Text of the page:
What happens if you miss one car payment?

Posted on 25 November 2021

Written by Ashvin Sharma

Car loans in Canada are becoming increasingly expensive, especially as new models are constantly being released, each with new bells and whistles. As a result, car loan payments are going up and there is more demand for the newest and greatest cars. In fact, the average monthly car payment in Canada for a new vehicle in 2021 is $662. A substantial amount, this is a lot for most of us to afford, especially when for many jobs owning a car is essential. This can create financial pressure, and can sometimes mean it is not always possible to make your monthly car payments. So, what happens if you miss one car payment? In this article, we will explain the consequences of missing a car payment or more, and what you can do to resolve the situation.

Your car loan lender will be in contact

This first step is usually expected – you signed a contract to make car loan payments each month. If, therefore, you miss one, it is likely that your lender will want to know what has happened, and why they have not received their payment. They will probably try to contact you via telephone, email, or mail to warn you about the consequences of missing payments. If this is the first car loan payment you have missed, it is likely that your lender will give you a few buffer days. These days are for you to make your car payment to avoid penalties. It means slightly less reason to panic, although you should always try to make your payments on time wherever possible. If you are struggling with car loan debt, it is a good idea to reach out to a Licensed Insolvency Trustee for advice on how to reduce it.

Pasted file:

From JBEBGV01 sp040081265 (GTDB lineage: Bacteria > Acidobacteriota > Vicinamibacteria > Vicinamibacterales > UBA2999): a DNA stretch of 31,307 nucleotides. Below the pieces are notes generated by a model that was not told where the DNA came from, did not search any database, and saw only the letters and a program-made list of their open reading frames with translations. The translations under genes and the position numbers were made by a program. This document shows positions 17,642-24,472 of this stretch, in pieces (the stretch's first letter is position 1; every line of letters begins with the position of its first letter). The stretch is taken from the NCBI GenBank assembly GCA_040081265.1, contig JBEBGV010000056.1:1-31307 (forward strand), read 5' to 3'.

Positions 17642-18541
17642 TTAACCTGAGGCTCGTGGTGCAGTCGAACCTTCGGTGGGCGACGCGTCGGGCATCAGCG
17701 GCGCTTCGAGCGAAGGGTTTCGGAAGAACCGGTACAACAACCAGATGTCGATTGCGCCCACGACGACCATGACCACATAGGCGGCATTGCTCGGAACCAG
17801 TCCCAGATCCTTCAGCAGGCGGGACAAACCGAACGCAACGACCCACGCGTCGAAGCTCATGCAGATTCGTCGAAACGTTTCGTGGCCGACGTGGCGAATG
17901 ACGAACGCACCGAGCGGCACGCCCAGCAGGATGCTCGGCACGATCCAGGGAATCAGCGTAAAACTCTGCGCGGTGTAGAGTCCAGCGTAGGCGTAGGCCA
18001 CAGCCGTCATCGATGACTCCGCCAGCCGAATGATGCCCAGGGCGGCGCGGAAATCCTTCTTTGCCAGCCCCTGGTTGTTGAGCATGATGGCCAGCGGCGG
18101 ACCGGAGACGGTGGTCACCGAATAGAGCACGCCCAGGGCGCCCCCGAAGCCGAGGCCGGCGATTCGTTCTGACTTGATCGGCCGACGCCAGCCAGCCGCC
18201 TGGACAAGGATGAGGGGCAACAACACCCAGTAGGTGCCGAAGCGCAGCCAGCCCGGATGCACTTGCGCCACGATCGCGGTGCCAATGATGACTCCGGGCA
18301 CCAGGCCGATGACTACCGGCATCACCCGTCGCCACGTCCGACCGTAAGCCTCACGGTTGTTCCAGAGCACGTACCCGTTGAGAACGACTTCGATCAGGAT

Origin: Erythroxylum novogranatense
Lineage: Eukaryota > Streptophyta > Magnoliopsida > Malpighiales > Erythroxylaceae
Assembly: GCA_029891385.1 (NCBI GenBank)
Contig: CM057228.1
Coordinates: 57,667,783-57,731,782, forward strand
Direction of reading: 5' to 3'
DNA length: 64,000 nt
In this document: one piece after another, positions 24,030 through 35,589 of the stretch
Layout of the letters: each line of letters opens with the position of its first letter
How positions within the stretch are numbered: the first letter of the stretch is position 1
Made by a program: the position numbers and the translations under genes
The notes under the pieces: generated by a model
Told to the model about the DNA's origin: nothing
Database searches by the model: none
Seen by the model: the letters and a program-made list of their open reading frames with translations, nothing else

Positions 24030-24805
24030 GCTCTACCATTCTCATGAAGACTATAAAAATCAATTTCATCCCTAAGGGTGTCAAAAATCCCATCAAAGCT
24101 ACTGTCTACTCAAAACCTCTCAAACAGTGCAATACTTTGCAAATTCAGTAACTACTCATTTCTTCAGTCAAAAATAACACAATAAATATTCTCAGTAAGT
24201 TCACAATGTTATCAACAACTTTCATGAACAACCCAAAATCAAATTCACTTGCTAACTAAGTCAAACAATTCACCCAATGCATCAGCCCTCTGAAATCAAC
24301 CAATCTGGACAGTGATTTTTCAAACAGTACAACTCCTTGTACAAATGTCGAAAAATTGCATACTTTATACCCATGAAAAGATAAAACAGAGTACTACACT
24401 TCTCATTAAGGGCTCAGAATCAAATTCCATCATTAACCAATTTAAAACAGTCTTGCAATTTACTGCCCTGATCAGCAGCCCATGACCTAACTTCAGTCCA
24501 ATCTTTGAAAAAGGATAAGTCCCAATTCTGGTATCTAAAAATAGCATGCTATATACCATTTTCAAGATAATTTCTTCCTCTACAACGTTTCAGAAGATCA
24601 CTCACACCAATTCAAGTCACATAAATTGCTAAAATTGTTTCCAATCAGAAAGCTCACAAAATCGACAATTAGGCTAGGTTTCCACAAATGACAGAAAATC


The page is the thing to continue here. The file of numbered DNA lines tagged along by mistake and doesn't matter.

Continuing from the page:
You may face penalties and additional interest

This will not be the case in all situations, but should you miss a car payment, some lenders may charge a late fee. In addition to a late fee, interest will most often continue to accumulate on the unpaid remainder of your car loan. As a consequence, this can increase the overall amount left to be paid on your car loan in the longer term. If, however, you are quick to make the payment you missed, your lender may well waive the fees and interest provided you are able to make any subsequent car loan payments on time. The same goes if this is your first missed car payment – your lender is likely to be more lenient with you. It is best to be extra vigilant should this have been an accidental one-off.

Your credit score may be affected

What happens if you miss one car payment in relation to your credit score? Well, in some cases it can have a negative impact on your credit score. This is hugely variable on a few different factors. It depends, for example, on how long your credit history is, whether you have a good credit score to begin with, and how many times you have missed car payments previously. If you have a relatively good credit score, missing one car payment could cause you a drop of around a hundred points. This in itself can take several months for you to rebuild your score, so if it is not too late, it is well worth understanding the consequences of missing a car payment. If your payments are becoming overwhelming, you can choose from various debt relief options to make them more affordable.